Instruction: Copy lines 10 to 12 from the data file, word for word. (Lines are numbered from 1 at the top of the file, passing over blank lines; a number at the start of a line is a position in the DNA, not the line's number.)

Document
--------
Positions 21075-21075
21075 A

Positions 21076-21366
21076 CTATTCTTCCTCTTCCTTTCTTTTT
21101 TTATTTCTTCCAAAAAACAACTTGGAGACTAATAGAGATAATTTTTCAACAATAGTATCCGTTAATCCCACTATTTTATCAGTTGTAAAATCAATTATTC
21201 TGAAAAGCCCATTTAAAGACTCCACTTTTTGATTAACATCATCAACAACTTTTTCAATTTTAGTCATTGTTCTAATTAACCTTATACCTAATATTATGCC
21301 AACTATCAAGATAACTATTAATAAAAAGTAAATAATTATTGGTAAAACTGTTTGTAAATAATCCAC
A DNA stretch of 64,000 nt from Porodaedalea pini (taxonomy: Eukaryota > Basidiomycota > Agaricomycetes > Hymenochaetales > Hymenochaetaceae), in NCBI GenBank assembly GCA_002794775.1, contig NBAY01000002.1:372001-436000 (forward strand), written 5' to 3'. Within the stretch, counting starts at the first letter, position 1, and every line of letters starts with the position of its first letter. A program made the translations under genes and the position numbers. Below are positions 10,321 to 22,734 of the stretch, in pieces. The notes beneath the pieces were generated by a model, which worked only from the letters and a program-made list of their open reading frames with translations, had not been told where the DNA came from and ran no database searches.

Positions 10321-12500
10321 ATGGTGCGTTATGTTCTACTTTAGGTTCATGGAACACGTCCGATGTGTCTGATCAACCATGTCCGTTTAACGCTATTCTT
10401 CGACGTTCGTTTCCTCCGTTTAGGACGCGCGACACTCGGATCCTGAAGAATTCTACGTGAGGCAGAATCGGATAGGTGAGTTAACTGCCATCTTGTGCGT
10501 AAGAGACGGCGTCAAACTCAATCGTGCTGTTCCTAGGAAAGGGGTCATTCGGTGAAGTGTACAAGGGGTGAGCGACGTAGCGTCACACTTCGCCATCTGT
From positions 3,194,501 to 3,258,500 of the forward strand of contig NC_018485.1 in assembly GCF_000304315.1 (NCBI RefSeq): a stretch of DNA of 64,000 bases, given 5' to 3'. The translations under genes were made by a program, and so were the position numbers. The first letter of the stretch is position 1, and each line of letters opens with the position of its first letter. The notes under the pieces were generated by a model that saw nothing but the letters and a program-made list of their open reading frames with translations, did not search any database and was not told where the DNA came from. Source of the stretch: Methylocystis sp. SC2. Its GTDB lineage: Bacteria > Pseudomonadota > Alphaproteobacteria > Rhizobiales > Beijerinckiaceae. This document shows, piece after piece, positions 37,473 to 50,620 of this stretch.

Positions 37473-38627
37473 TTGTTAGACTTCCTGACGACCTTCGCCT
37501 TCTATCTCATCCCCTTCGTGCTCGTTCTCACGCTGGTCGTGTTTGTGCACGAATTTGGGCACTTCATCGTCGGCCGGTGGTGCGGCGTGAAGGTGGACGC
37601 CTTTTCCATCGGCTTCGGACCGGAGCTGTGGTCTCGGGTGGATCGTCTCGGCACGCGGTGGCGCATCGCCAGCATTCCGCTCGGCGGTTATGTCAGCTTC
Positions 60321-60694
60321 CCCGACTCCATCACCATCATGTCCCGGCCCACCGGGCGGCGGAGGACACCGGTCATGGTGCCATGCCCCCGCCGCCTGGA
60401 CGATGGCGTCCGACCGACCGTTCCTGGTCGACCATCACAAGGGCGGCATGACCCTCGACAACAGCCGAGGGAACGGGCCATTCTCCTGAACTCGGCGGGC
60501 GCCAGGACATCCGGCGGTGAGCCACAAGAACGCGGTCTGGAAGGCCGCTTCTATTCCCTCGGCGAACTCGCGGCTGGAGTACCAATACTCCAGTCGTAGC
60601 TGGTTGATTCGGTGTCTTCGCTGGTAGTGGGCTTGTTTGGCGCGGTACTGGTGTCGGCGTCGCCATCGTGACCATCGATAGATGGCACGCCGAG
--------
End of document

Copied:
10321 ATGGTGCGTTATGTTCTACTTTAGGTTCATGGAACACGTCCGATGTGTCTGATCAACCATGTCCGTTTAACGCTATTCTT
10401 CGACGTTCGTTTCCTCCGTTTAGGACGCGCGACACTCGGATCCTGAAGAATTCTACGTGAGGCAGAATCGGATAGGTGAGTTAACTGCCATCTTGTGCGT
10501 AAGAGACGGCGTCAAACTCAATCGTGCTGTTCCTAGGAAAGGGGTCATTCGGTGAAGTGTACAAGGGGTGAGCGACGTAGCGTCACACTTCGCCATCTGT